Playing Poker on Sportsbook.com: Notes

Post-Black Friday, US players are naturally looking for places where they can still play poker. Sportsbook.com, on the Merge network along with PlayersOnly, is a top rated sportsbook that has made significant improvements to their poker software after upgrading to PlayAces software.

They offer a wide variety of different cash games, MTTs and SnGs and while the player pool naturally can't touch the former levels of Full Tilt Poker before its shutdown, there have been many active games every time I've checked. Unfortunately, as I just learned after doing a little research, Sportsbook.com has pulled out of the US market earlier this year, so no new US players can sign up for a real money account. This was a decision by the company that owns these Merge network properties as well as Superbook on the Cake network.

So if you already had an account on Sportsbook.com before May 1 of this year, you can continue to play. If you didn't, however, you're unfortunately out of luck.

The site is enjoying an influx of new players as former FTPers bounce flock to sites that are still available. So if you have an old Sportsbook.com account sitting there collecting dust, you might want to resurrect it. It's not perfect, but it does offer some quality poker.

Effects of Black Friday on the 2011 WSOP

Ever since Chris Moneymaker's win in the 2003, the WSOP fields have been growing at incredible rates: the 2010 main event featured over 7,300 players and the total prize pool for the series was nearly $200,000,000.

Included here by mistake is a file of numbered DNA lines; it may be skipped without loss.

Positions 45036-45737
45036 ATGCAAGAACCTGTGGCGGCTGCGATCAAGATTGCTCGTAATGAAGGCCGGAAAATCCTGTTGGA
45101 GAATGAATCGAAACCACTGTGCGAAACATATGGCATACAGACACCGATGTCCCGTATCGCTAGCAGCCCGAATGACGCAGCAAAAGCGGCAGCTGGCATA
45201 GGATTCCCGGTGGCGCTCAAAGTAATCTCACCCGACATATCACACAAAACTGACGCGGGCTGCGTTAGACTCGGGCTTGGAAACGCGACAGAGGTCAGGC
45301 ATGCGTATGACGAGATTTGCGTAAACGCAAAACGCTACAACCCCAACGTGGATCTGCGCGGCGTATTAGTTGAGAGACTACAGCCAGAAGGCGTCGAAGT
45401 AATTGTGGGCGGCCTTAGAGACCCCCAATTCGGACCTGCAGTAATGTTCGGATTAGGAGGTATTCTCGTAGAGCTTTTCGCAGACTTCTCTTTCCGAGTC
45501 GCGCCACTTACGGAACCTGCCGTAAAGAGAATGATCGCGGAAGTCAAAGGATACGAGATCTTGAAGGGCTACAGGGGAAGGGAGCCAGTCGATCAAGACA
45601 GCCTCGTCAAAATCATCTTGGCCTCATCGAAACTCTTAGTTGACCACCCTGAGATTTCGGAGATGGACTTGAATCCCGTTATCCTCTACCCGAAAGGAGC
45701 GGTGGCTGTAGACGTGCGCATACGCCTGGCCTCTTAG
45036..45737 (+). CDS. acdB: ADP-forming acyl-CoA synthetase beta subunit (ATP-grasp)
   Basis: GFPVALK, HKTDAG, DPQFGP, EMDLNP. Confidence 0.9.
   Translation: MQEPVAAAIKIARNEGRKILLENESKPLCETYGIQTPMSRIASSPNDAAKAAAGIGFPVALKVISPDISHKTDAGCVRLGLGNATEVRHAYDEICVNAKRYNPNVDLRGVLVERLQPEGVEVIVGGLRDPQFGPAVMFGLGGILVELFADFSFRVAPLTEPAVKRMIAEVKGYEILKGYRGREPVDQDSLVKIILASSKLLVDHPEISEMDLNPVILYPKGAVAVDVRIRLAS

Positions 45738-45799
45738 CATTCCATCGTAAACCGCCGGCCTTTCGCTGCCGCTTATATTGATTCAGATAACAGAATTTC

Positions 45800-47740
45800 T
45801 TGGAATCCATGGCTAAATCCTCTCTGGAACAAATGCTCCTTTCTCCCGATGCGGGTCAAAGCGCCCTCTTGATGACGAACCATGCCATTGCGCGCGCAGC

Many of these entrants win their spots via online satellites, many of which are run by Full Tilt and Poker Stars. Of course, these mega-sites have been shut down by recent US Department Of Justice indictments, announced on a day which has come to be known as Black Friday.

How is the 2011 WSOP being affected? So far at least, it seems to still be going just about as strong as would have been expected without the big shutdowns. The 2011 WSOP began on May 31st, and there are 58 events scheduled, one more than last year. Many of the online players are cut off from their bankrolls as Full Tilt especially is struggling to find the funds to pay them. Live satellites at the WSOP will most likely become even more hotly contested than ever before.

Other interesting areas to watch will be the number of players in the lower-stakes and major events, the sponsored products worn by players as well as the way the media covers the event in such an uncertain climate.

Home Game Report

I haven't had many opportunities to sit down for a home poker game recently, so when my roommate and a few friends were getting a game together yesterday, I gladly joined in. Little did I know, the game would end up teaching me an interesting lesson.

I’ve always thought about what it would be like to play ring games without thinking at all about the money. That is, if my only goal is to amass as many chips as I can, instead of focusing on winning twenty of fifty dollars, I figure I would make much better and rational decisions.

Turns out, this is exactly what happened to me in this game. When I joined in, the guy who brought the chips handed me my stack and said how much it was worth in total, but then told me the chips themselves would be worth 1, 2 and 5. Although this seemed rather odd to me, I guess those guys usually play this way and wait until the game is over to calculate who is up and who is down.

After a few rounds, I had no idea if I was up or down, and decided to just focus on playing good poker.

I’ve found that I sometimes get much more conservative when I have a small win going, and if I have a big stack, I tend to play looser and make more aggressive moves. Now of course, I don't do this consciously, but nevertheless, it happens.

Yesterday, however, I wasn't thinking about wins, losses or any dollar signs; just trying to get as many chips as I could. And I was able to make much better long-term decisions, instead of being affected by results-oriented thinking for the session.

When the game was over, I was happy to see that this philosophy worked out. I thought I was only up by a few dollars, but when I cashed out, I was happy to see I had almost doubled my buy-in.